Scroll to the bottom of this page to hear audio clips of three auctioneers from the World Livestock Auctioneer Championship quarterfinals in Zanesville, Ohio.
ZANESVILLE, Ohio — There was an anxious buzz in the air at the Muskingum Livestock Auction Co. Nov. 18.
In a small room at the back of the building, 28 auctioneers crowded together, each one waiting for his chance to take the auction block. Cameras, lights and microphones dotted the space as auctioneers entertained all kinds of questions:
How did you become interested in auctioneering? How long have you been at it? What do you like about it?
Some of the men stared in amazement at the commotion, others just smiled sheepishly at all the fuss.
JD Shelton had traveled more than 1,300 miles to get there; Rodney Paisley traveled less than 20. Will Epperly was the youngest at 19; many others had been in the auction block for 10 years by the time he was born. Some lounged around the room chatting with colleagues, others stood by themselves and quietly practiced their chant.
They came from different backgrounds, different states, different generations. But today, they were on the same playing field.
Today, they would compete in the World Livestock Auctioneer Championship quarterfinals. Eight would move on to the finals in Fergus Falls, Minn.
And everyone wanted to win.
The first World Livestock Auctioneer Championship was held in 1963 in the parking lot of a Denver hotel. Twenty-three contestants sold 20 head of cattle over and over and over.
Now, in its 46th year, the contest has refined itself a bit. It is organized by the Livestock Marketing Association in Kansas City, Mo., and there are four quarterfinal qualifying contests held throughout the U.S., with each contest sending its top eight auctioneers to the finals. The contest at the Muskingum Livestock Auction Co. was the third quarterfinal for the 2009 contest and an actual livestock sale where auctioneers moved more than 900 head of cattle through the ring.
Other quarterfinals were held Sept. 9 in Miles City, Mont., and Oct. 29 in Texhoma, Okla. The fourth will be Dec. 2 in Kingsville, Mo.
Auctioneers in the contest are evaluated by a panel of judges in the audience. Judges score each contestant on vocal clarity and quality, ability to keep the sale moving, personal expression and how quickly he catches bids. The judges, who are professional livestock dealers, also ask themselves the question, “Would I hire this auctioneer?”
To compete in the World Livestock Auctioneer Championship, auctioneers must be at least 18 and be employed and sponsored by a livestock market.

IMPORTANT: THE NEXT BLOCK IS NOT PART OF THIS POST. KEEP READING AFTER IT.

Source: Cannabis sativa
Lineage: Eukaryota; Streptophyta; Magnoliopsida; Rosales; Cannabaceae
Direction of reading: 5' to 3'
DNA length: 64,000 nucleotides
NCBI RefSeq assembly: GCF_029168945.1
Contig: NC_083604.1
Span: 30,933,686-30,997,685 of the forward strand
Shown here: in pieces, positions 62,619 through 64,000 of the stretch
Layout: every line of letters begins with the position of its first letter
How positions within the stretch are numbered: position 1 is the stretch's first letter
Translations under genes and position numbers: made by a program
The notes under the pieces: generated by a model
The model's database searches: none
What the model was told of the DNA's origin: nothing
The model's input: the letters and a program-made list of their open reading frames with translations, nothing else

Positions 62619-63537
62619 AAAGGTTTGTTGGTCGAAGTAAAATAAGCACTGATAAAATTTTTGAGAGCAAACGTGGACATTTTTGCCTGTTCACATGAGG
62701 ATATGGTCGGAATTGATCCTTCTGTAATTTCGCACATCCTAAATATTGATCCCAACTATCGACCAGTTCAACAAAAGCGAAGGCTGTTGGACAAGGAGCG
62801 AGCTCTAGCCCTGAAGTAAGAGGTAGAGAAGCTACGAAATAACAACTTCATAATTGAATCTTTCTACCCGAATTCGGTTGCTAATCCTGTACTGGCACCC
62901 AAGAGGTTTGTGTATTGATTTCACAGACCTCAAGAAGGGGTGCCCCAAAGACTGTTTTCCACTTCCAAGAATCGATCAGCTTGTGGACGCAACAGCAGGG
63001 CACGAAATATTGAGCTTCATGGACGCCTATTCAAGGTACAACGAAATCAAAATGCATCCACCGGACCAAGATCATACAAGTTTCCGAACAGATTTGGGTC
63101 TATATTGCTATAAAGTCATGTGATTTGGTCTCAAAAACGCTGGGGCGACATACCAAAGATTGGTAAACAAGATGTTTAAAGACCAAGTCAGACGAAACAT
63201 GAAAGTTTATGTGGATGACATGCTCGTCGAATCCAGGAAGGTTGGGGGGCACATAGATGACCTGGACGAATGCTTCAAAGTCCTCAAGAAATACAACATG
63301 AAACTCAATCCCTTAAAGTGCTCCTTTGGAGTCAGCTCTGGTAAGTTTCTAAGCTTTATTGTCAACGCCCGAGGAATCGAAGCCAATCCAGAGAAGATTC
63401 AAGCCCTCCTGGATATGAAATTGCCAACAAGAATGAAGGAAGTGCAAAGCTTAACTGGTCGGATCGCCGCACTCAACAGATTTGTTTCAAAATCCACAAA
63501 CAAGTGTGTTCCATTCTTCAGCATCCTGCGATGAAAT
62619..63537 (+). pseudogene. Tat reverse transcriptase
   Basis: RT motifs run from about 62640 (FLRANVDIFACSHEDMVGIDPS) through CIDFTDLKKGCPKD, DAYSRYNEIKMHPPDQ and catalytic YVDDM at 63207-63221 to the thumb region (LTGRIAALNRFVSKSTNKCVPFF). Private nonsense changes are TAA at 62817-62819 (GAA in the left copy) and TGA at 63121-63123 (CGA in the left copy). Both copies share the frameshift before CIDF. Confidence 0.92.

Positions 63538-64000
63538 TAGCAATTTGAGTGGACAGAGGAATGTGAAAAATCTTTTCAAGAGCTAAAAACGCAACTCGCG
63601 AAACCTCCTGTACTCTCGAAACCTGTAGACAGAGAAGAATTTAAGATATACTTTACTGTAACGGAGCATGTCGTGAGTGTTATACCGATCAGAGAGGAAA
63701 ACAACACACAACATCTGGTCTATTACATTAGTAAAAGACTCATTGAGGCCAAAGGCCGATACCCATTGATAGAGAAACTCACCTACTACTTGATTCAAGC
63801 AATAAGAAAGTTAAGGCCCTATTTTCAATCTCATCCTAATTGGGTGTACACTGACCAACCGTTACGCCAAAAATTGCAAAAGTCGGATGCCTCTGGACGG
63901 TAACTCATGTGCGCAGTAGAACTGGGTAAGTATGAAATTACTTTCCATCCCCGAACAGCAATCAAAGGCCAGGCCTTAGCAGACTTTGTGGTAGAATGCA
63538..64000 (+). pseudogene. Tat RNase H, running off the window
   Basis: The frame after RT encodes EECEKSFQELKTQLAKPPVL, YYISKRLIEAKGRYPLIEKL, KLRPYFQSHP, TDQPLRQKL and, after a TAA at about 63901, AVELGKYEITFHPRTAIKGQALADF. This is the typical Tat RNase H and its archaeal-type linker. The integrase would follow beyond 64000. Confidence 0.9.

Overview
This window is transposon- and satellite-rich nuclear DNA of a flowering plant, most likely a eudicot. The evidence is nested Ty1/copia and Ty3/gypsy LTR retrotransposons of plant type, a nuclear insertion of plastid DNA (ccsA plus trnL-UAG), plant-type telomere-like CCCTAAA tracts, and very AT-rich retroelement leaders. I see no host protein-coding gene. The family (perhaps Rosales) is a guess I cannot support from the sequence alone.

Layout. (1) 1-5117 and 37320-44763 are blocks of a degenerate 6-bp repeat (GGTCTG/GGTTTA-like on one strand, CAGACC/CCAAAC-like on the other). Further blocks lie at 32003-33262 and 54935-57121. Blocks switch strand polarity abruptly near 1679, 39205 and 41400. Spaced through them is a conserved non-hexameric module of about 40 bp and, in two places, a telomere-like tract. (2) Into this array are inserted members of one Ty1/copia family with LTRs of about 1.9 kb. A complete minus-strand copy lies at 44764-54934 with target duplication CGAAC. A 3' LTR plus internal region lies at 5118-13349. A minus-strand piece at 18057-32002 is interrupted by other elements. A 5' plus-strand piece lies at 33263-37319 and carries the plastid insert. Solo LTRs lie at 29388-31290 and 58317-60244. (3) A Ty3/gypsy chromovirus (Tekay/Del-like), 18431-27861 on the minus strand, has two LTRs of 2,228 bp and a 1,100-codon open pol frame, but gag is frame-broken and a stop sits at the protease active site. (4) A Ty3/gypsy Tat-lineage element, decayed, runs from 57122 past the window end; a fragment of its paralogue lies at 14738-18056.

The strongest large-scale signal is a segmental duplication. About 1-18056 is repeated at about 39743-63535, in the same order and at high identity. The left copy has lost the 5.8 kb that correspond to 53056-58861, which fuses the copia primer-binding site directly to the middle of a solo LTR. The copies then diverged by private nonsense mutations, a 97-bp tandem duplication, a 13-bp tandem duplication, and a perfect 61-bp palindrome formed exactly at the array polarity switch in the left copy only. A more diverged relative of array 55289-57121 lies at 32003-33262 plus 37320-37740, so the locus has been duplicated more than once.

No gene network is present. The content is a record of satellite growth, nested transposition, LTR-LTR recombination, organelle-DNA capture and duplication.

Rodney Paisley of Adamsville, Ohio, in Belmont County has been an auctioneer for nine years, but it’s been only about 18 months since he ventured into the world of livestock sales.
Yet he found himself standing shoulder to shoulder with some of the industry’s most experienced talent Nov. 18.
“Hell yeah, I’m nervous. Who wouldn’t be?” Paisley said while waiting for his turn in the ring.
Although it was his first time as a contestant, the auctioneer was no stranger to the contest or the other participants.
“I went to a lot of contests all over the country and watched these guys,” he said. “I never dreamed I’d be in it.”
During this quarterfinal contest, each auctioneer had only six to eight minutes to prove himself as one of the best — each contestant sold seven drafts of feeder calves and a bred female.
Auctioneer Rod Loomis of Hermitage, Pa., in Mercer County said the contest sale was somewhat different from a sale at his home facility in terms of buyers, protocol and, of course, the judges assessing every word.
But when he slipped into the auction block, he noticed something familiar. One face in the crowd jumped out and took the veteran auctioneer back to his first days in the ring.
Loomis was 11 when he went to auctioneer school and started selling cattle. There was a well-respected livestock dealer who’d been at Loomis’ earliest sales and here he was again, watching Loomis write another chapter in his career.
Watching and listening as the auctioneer pitted his skills against some of his most successful colleagues.
Each auctioneer arrived in Zanesville with intentions to win and each one gave it his best try. As they finished their turns and stepped out of the auction block, some were pleased with their performance, some thought they could’ve done better and some simply wondered where they could get lunch.
But eight had struck gold. Their cadence, their expressions, their bid catching — something they did had caught the judges’ attention.
Eight moved on to compete with the auctioneering industry’s most elite. Eight had what it takes to succeed. Eight had the perseverance, the patience, the practice to make it happen.
Brian Little of Wann, Okla., claimed the top spot after 10 years of participating in the contest. Second-place finisher Al Wessel said he’s been in the contest 12 or 13 times. And this year marked the seventh time that third place auctioneer Jeff Bynum of Southside, Ala., has competed for the title.
In previous contests, these men walked away with nothing. Other years, they narrowly missed being at the top of the pack. But year after year, they came back to test their abilities, to stake claim to their spot in the auction world.
They came back because they couldn’t stay away.
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